Digital banking is not just convenient. It also offers a safety net for times when physical interaction becomes difficult. Video calls, for one, are increasingly popular. Business video conferencing apps saw their biggest ever number of downloads in March 2020. However, the option to video call alone is not enough. Customers require different digital tools at different times to fulfill diverse needs. By combining the best of human and high-tech, banks can create a hybrid customer journey, offering both the convenience of digital channels and the reassurance of person-to-person exchange.
#1: Going hybrid
Customers want to communicate with their banks digitally, at their own convenience, but also have the option to speak to a real person at times, for added reassurance. More than half of those surveyed by Accenture expressed a desire for omnichannel banking and the ability to switch seamlessly between digital channels and speaking to a human advisor. For financial and insurance services, this means taking advantage of digital self-service to streamline operations, but also providing communication and collaboration tools to build relationships between customers and advisors.
#2: Growing trust
We are witnessing a crisis of trust in banks. Young people, especially, don’t have confidence that their financial provider puts their needs first. Indeed, only 28% of 30,000 millennials surveyed said they trusted banks to be honest. That means less than a third of young consumers have faith in their financial providers. To regain and rebuild this trust, banks have to focus on establishing meaningful relationships with customers via tools that prioritize productive conversation and where customer needs are paramount.
#3: Customer comes first
In the race to embrace digital tools, it’s easy to forget that what customers value above all else is relevant advice, specific to their unique problem. 33% of customers who abandoned a business relationship in 2016 did so because personalization was lacking. Companies failed to provide a service tailored to the customer’s unique needs. Digital tools allow for increased flexibility and a more customer-centric experience as banks re-configure their service on a case-by-case basis to resolve specific customer pain points at specific times.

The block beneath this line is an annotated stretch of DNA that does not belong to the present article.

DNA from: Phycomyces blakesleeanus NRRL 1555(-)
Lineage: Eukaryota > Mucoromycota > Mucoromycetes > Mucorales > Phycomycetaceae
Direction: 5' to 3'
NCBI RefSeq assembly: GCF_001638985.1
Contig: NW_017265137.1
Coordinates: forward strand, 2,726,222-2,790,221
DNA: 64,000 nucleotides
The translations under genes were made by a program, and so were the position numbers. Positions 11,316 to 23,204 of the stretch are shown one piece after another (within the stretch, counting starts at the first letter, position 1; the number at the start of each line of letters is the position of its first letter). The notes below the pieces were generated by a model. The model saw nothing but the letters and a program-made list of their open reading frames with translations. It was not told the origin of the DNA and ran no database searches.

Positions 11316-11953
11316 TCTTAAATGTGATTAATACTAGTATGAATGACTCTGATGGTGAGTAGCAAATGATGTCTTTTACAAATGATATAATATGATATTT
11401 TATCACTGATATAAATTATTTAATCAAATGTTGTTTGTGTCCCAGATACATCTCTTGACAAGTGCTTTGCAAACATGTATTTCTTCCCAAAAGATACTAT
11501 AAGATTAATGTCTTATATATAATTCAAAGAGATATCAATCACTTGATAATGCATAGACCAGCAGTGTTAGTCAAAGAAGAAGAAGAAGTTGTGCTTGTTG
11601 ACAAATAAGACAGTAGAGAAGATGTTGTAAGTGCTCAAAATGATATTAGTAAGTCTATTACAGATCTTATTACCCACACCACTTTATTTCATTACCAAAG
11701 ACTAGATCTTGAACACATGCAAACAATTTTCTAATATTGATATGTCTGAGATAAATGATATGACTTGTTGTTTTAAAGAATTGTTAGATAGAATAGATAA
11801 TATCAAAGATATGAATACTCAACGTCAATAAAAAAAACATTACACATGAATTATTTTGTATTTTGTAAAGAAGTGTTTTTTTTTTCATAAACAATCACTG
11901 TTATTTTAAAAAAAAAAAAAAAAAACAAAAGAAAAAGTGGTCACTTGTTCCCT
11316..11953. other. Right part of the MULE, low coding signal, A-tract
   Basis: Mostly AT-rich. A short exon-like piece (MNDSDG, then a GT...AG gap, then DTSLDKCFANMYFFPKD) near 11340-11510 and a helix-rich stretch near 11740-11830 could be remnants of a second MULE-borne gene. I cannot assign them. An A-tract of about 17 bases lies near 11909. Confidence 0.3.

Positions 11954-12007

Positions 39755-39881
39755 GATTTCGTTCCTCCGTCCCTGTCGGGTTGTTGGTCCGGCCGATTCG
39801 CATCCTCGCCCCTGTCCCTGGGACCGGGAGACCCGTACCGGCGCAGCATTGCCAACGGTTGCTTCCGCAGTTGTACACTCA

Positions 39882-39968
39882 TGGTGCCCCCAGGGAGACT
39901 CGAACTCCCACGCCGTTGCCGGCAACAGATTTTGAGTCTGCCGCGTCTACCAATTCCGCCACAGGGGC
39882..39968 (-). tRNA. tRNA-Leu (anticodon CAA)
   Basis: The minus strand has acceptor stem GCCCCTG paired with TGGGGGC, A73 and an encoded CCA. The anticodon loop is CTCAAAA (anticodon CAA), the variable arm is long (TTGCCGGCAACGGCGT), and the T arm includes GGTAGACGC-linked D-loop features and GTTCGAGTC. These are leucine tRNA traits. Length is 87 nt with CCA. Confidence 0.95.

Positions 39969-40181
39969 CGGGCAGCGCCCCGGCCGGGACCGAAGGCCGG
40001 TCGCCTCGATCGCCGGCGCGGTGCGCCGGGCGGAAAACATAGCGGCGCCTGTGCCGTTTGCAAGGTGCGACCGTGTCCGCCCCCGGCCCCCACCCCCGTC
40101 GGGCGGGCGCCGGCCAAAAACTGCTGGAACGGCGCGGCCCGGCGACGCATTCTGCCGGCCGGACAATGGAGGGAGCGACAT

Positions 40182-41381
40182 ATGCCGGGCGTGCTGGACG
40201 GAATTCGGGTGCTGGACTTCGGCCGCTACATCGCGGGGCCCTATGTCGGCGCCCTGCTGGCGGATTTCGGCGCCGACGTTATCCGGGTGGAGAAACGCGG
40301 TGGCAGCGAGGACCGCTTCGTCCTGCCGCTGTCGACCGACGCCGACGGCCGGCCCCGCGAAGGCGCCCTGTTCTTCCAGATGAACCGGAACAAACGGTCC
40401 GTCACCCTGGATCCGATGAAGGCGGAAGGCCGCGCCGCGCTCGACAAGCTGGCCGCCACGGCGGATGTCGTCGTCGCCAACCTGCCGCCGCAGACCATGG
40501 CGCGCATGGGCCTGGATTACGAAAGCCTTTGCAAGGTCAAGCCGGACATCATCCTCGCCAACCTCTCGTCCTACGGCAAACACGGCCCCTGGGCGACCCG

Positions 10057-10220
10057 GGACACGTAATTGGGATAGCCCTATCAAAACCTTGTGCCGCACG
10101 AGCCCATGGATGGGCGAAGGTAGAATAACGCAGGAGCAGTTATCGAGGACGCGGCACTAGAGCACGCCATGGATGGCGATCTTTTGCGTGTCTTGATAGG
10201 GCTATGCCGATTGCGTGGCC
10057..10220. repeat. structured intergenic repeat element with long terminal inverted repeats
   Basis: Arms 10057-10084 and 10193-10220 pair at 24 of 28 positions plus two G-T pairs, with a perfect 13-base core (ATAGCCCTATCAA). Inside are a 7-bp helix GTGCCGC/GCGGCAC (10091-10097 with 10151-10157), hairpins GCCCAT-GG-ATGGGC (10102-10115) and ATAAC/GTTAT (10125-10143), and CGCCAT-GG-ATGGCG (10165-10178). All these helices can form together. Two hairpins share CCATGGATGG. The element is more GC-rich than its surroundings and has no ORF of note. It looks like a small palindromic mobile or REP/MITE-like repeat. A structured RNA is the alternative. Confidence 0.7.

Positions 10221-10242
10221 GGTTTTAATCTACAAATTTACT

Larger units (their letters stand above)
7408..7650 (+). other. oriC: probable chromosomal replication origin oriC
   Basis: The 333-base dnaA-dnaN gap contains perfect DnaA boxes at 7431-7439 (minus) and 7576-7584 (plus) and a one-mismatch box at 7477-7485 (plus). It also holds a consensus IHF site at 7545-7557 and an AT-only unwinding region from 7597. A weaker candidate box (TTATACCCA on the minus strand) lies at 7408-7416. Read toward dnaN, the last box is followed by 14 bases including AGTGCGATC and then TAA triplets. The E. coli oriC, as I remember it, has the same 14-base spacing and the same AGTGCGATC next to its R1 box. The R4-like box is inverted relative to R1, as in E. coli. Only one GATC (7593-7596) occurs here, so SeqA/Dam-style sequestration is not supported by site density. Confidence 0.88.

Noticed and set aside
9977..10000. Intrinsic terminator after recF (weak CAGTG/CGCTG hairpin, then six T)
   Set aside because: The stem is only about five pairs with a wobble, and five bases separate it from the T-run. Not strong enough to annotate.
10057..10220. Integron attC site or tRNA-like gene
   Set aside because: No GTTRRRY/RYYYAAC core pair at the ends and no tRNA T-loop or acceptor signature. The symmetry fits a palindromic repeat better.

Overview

#4: Working together
Banks are connecting with fintech companies and other third parties via APIs, building additional offerings on top of their existing infrastructure. This is a smart and increasingly popular business move. A 2019 PwC survey showed that out of those financial service companies considering third party collaboration, 47% wanted to collaborate with a fintech firm. By collaborating rather than competing with fintechs, financial service providers can get ahead in the open banking game, build productive relationships with fintech companies, and boost business.
#5: Automated business
Automation is now charging full steam ahead and is being implemented in diverse business sectors. To keep up with changing consumer demands and expectations, banks need to embrace chatbot technology. Most customers are already familiar with chatbots by now. Even by 2016, 60% of Generation Xers in the US were reported to have interacted with chatbots. Chatbot technology can help banks streamline their operations. Customer service advisors can delegate a portion of their workload to chatbots, freeing up time to focus on more complex queries.
Conversational banking & Unblu
Get started on the road to digital banking success with Unblu’s set of digital banking tools. Discover how you can make every conversation count and develop a more personalized and efficient customer service. Learn more about how Unblu can help you to take advantage of changing digital banking trends by booking a demo today.